We have written in the past about Buckyballs, a dangerous magnetic desk toy which has injured too many children. Last week came another development, which we hope finally removes this unsafe product from circulation.
On May 12, the U.S. Consumer Product Safety Commission (CPSC) announced a voluntary recall for all Buckyballs and Buckycubes. The recall settles an administrative case filed by the CPSC in July 2012. As part of this, Craig Zucker, the former chief executive officer of Maxfield & Oberton Holdings, agreed to establish a Recall Trust. Consumers will be able to request a refund from this fund, which will be controlled by the CPSC. The agency also urges the public to stop using these defective products immediately and look for loose pieces.
Maxfield & Oberton Holdings began selling Buckyballs in 2009. The company said the magnetic desk toy was intended for adults. The problem is if a child starts playing with the tiny magnets, they can swallow them. The magnets can attract inside a child and cause painful intestinal injuries. Surgery is often required and there can be serious longstanding health consequences, such as children having to consume food through a feeding tube.
The CPSC first worked with the company to improve warning labels. The products were marketed for children “Ages 13+” and the CPSC said they should have been marketed for age 14 and up. The company agreed to recall 175,000 magnetic toys and made the change. But the injuries continued. In July 2012, the CPSC filed a lawsuit asking the company to stop sales altogether, a rare legal action the agency has only taken four times in 11 years. The agency alleged that Buckyballs and Buckycubes contained, “a defect in the design, packaging, warnings and instructions, which pose a substantial risk of injury to the public.”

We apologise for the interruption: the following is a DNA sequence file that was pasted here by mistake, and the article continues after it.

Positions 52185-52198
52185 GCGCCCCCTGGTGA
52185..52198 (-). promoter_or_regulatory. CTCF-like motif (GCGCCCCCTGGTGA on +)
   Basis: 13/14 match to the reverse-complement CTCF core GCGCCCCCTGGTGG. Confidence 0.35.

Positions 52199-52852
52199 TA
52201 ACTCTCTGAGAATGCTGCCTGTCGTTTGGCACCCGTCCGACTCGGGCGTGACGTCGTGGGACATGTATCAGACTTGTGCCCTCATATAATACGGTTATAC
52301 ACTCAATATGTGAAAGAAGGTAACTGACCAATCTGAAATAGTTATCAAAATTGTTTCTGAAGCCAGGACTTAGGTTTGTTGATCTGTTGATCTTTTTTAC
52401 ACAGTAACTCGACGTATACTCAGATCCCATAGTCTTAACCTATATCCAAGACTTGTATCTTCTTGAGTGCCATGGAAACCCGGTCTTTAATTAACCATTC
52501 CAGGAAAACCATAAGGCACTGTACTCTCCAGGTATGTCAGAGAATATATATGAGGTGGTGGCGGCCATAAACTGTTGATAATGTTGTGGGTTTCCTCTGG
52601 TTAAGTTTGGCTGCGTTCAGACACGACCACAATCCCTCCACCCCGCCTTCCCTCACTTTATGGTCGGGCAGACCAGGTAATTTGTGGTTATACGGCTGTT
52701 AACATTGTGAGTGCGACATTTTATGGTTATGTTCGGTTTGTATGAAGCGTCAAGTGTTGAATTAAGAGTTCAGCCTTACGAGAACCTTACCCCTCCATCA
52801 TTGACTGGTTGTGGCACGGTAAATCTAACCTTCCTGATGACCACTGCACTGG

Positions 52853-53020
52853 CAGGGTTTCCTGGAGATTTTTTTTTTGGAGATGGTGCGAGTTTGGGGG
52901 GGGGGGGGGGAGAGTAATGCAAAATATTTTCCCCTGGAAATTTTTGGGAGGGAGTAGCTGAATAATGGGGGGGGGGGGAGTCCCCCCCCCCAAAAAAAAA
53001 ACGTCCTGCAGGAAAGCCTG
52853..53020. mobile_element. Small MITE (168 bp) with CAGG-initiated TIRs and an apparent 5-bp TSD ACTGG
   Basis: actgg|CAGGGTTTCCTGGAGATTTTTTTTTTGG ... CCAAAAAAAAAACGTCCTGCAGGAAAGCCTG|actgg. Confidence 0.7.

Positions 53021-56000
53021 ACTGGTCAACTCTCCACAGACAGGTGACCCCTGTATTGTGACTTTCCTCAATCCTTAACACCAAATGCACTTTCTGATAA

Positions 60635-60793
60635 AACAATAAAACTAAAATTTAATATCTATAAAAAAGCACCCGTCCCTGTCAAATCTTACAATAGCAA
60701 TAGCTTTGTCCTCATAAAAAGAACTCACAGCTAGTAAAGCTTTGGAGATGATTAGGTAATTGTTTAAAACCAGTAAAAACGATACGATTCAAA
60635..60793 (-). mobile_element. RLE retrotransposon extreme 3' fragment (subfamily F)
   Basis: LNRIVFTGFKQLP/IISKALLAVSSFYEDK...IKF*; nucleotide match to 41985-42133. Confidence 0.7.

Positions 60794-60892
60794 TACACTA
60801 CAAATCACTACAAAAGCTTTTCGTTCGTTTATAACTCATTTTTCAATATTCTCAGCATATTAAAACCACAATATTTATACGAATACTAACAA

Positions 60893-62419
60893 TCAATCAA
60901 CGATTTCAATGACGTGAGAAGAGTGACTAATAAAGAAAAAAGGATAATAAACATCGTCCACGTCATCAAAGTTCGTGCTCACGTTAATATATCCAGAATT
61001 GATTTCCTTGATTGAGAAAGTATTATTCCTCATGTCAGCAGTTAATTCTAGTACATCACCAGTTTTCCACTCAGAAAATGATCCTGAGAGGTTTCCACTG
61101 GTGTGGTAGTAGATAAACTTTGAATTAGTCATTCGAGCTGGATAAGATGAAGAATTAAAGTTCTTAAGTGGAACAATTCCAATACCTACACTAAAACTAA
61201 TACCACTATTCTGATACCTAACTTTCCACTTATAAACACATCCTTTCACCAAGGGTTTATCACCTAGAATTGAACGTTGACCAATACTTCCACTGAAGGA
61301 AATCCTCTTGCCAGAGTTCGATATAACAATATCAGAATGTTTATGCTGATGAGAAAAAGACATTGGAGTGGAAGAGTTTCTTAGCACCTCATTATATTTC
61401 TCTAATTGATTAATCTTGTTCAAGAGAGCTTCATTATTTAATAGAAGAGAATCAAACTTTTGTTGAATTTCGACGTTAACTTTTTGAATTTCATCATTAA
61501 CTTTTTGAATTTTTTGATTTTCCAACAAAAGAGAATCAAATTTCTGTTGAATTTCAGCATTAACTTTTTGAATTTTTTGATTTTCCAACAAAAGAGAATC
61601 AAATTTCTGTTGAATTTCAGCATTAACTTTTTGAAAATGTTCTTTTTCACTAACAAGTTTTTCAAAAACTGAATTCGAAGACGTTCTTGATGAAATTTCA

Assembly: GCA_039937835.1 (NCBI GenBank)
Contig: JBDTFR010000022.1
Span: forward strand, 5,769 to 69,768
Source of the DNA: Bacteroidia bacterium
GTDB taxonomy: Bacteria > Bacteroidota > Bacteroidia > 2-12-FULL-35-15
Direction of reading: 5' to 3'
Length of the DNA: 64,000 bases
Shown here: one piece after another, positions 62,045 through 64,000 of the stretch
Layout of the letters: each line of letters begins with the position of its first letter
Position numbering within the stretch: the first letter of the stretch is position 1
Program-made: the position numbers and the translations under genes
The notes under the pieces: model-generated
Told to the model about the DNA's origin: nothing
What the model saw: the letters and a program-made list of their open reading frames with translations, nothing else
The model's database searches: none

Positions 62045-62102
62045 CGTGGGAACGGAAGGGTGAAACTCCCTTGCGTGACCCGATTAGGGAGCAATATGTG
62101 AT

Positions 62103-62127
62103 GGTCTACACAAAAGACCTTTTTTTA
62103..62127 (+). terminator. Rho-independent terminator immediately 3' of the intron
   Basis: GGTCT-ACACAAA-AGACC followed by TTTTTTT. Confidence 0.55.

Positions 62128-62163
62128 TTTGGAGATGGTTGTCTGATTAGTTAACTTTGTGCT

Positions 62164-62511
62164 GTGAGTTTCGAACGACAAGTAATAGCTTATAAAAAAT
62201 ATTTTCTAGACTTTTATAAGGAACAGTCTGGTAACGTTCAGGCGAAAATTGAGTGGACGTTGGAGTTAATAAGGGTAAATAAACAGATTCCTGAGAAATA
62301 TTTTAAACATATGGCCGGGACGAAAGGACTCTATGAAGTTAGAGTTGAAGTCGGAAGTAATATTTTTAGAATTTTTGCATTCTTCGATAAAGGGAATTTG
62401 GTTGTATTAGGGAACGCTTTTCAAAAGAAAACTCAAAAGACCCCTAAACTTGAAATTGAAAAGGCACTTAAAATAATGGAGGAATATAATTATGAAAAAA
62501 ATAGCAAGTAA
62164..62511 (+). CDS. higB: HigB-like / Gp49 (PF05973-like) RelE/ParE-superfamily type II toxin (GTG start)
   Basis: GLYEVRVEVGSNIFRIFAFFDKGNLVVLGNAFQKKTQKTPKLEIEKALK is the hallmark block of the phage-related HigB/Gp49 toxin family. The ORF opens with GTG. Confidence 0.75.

Maxfield & Oberton refused to recall Buckyballs and Buckycubes and in December 2012, the company went out of business. But it was vocal about disagreeing with the CPSC and posted this message on its website:
“Due to baseless and relentless legal badgering by a certain four letter government agency, it’s time to bid a fond farewell to the world’s most popular adult desk toys, Buckyballs and Buckycubes. That’s right: We’re sad to say that Balls & Cubes have a one-way ticket to the Land-of-Awesome-Stuff-You-Should-Have-Bought-When-You-Had-the-Chance.”
In April 2013, six retailers voluntarily recalled Buckyballs and Buckycubes while the CPSC kept trying to raise awareness about the dangers of Buckyballs and other magnetic toys. It established the Magnet Information Center as a consumer resource. Between 2009 and 2011, the CPSC estimates there were 1,700 ER-treated magnet ingestion cases related to high-powered magnet sets.
Zucker will have to eventually fund a website, where consumers can apply for a refund.
Buckyballs and Buckycubes High-Powered Magnet Sets Recalled Due to Ingestion Hazard; Craig Zucker To Fund A Recall Trust, Settles With CPSC, Consumer Product Safety Commission.
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